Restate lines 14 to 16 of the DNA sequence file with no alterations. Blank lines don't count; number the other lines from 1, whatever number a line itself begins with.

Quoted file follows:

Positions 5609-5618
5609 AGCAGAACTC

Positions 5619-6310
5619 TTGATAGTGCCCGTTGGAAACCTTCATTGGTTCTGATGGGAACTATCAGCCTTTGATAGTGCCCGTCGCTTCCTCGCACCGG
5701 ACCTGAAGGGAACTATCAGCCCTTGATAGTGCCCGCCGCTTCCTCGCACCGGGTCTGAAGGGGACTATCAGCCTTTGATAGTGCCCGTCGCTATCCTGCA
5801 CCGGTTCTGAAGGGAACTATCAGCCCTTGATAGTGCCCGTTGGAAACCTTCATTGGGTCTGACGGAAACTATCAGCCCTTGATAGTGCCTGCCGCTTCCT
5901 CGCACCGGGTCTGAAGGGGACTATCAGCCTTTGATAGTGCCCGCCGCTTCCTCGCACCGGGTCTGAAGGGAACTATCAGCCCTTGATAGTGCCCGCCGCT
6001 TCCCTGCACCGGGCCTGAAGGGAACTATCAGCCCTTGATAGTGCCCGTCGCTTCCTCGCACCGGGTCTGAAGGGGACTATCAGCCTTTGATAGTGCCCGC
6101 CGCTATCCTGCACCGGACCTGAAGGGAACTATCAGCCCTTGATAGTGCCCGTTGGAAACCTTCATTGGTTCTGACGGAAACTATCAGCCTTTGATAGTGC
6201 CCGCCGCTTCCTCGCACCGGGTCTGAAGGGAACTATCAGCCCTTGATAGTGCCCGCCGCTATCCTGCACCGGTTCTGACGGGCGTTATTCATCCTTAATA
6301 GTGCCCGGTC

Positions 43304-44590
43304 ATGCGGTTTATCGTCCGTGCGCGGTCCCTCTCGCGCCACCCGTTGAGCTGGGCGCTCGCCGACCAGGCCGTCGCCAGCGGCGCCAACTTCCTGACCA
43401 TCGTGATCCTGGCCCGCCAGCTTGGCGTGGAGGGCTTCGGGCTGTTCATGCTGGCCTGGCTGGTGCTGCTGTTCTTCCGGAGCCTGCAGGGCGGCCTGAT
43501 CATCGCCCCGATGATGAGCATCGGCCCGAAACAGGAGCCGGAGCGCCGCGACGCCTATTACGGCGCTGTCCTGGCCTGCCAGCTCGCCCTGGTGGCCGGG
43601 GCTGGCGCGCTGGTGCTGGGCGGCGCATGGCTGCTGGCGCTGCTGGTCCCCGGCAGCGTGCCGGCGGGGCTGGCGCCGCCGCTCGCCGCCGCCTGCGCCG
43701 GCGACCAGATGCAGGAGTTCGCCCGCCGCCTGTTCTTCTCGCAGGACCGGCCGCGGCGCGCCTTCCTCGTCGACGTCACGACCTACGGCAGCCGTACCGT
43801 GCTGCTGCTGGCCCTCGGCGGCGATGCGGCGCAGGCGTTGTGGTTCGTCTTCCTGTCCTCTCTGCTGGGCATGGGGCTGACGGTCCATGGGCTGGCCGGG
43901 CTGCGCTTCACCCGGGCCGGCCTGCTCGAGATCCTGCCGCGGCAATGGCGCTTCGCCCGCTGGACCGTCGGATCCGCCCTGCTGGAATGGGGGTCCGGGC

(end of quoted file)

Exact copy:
43401 TCGTGATCCTGGCCCGCCAGCTTGGCGTGGAGGGCTTCGGGCTGTTCATGCTGGCCTGGCTGGTGCTGCTGTTCTTCCGGAGCCTGCAGGGCGGCCTGAT
43501 CATCGCCCCGATGATGAGCATCGGCCCGAAACAGGAGCCGGAGCGCCGCGACGCCTATTACGGCGCTGTCCTGGCCTGCCAGCTCGCCCTGGTGGCCGGG
43601 GCTGGCGCGCTGGTGCTGGGCGGCGCATGGCTGCTGGCGCTGCTGGTCCCCGGCAGCGTGCCGGCGGGGCTGGCGCCGCCGCTCGCCGCCGCCTGCGCCG